The Ministry not only failed to herd many of the intellectuals into their coop, but some of these intellectuals went on to form the first political front for change in Egypt as members of the movement Kifaya [‘Enough’, or the Egyptian Movement for Change]. The Ministry itself became incapable of competing with tiny civil society organizations like al-Mawred al-Thaqafi [literally the ‘Culture Resource’], Saqyet al-Sawy, or Townhouse Gallery. These organizations became strong competitors to the Ministry, putting on cultural and artistic activities in Cairo and Alexandria.

In addition to the above, the administrative body in the Ministry became redundant, much all other governmental bodies. As a result, the Ministry began to suffer from an excess of workers that consumed the majority of their budget. And then 25 January, 2011 revolution came.


In the period following Hosni Mubarak’s resignation from office, dozens of initiatives sprang up seeking to find ways to rebuild and develop the Ministry of Culture and free it from the power of governmental authority. Given the fact that the Ministry controls a whole network of offices and cultural centers throughout the country, even in the remote towns of Halaib and Shalatin in the South, a kind of agreement emerged among the Ministry’s most prominent employees, the intellectuals, and those working in the field of cultural production about the necessity to preserve the Ministry’s foundation. Most restructuring plans touched on liberating cultural work and handing over administrative responsibilities to civil society organizations, on the condition that the state would continue to support the initiatives. Civil society organizations, and not the various ministries, would take over the responsibility of organizing cultural festivals and activities, with the goal of bringing these activities out into the street, making the process more interactive with society, as opposed to depending on policies handed down from on high.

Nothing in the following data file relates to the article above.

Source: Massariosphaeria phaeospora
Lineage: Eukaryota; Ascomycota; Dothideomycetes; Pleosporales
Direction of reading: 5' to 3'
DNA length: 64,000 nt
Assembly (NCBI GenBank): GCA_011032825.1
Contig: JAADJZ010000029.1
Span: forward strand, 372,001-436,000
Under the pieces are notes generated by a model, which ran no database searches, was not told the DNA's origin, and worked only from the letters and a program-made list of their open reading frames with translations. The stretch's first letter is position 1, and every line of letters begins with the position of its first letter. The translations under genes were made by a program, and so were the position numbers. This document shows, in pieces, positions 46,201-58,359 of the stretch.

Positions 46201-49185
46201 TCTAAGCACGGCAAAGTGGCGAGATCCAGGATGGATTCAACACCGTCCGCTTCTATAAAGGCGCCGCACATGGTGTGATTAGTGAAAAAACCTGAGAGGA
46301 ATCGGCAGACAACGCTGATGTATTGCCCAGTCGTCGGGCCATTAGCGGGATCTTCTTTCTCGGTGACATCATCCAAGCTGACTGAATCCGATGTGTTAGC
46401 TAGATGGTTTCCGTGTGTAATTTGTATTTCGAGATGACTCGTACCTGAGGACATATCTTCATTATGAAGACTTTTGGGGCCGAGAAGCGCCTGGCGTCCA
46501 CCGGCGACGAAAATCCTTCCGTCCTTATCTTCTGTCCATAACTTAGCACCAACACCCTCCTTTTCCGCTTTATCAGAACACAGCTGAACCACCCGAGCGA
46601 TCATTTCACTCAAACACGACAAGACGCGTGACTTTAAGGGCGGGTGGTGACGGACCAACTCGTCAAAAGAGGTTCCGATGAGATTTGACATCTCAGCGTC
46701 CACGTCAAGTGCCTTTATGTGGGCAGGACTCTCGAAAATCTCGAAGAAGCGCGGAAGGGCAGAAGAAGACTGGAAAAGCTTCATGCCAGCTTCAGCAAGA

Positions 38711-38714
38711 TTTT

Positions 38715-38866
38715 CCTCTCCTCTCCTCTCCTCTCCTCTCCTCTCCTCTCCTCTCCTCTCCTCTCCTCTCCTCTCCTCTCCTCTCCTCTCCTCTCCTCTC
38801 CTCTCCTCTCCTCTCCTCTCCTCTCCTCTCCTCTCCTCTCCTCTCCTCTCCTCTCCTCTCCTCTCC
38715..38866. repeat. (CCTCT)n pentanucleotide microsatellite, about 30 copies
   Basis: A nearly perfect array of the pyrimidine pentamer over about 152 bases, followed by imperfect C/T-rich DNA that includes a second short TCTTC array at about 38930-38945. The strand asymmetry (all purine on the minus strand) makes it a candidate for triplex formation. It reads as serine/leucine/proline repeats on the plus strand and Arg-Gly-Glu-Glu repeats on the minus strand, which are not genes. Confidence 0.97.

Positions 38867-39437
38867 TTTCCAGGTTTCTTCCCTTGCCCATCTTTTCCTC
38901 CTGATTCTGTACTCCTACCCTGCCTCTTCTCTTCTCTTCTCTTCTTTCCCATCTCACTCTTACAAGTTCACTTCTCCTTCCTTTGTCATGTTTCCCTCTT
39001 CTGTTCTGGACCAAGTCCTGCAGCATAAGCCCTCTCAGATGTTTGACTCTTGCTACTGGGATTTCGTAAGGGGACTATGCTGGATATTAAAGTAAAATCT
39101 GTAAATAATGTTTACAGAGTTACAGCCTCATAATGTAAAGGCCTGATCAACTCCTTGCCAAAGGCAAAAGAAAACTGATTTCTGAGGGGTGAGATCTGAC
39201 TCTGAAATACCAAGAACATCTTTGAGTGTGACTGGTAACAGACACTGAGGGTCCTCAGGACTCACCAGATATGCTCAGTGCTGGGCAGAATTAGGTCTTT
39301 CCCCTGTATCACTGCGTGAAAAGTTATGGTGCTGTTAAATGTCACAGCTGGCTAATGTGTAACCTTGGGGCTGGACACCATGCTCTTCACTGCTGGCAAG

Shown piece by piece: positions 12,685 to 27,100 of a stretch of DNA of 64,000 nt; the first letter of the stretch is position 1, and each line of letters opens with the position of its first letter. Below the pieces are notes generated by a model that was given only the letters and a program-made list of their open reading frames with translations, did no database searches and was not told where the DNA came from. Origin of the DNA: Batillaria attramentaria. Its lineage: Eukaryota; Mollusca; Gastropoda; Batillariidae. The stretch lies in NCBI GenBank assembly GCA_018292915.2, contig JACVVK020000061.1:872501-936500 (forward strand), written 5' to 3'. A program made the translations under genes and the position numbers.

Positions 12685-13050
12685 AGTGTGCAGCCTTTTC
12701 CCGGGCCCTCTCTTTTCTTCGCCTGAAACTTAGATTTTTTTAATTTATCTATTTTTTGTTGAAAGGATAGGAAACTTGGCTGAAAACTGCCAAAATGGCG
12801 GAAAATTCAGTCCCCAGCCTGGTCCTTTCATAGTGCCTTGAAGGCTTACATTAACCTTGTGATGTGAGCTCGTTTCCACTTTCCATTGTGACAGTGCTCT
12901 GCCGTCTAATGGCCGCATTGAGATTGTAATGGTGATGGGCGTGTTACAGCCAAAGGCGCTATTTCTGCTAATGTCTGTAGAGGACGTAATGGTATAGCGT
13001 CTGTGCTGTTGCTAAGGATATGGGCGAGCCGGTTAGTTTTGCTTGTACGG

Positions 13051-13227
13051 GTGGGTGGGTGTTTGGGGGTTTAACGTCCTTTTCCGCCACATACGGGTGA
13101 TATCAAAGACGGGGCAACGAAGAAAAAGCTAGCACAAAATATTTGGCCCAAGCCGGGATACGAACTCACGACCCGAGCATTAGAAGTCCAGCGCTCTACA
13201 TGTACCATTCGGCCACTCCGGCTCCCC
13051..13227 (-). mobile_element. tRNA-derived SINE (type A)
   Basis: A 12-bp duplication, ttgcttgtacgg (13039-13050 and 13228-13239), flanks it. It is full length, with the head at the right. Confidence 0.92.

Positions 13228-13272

But the Supreme Council of the Armed Forces (SCAF) did not have the political will to decide on any of these plans. And when President Morsi came to power and the People’s Assembly was dissolved, all of these plans were put on hold.   


President Morsi did not change the Minister of Culture after his election, nor has the Muslim Brotherhood (MB) proposed any vision for the future of cultural activity in Egypt, instead preferring to fight for the recognized legitimacy of what they call “Islamic literature.” The MB knows that opening the Ministry of Culture dossier is paramount to instigating another wave of attacks against them, which is the last thing they need right now.

In exchange, the current Minister of Culture – Mohamed Saber al-Arab – is allowed to keep control over the Ministry of Culture’s policies, as was the case under Mubarak; accordingly, he refuses any plans for restructuring and developing the Ministry.

As far as the MB is concerned, they don’t expect to gain much from the Ministry of Culture. After all, the Brotherhood have their own social and media networks through which they prefer to work and exercise their influence. It has become crystal clear over the first hundred days of President Morsi’s time in office that he is not interested in making the Ministry of Culture another chicken coop or using it as his propaganda mouthpiece. Instead, he prefers to keep it a storage closet, a depository of old knickknacks, or as a reminder of the age of the deep state.

Ahmed Naje, a writer and journalist, works as an editor in the literary weekly Akhbar al-Adab. He blogs at Wasa Khaialak

Photo Credit: Tarek Amr

Image: Cairo%20Opera%20House.jpg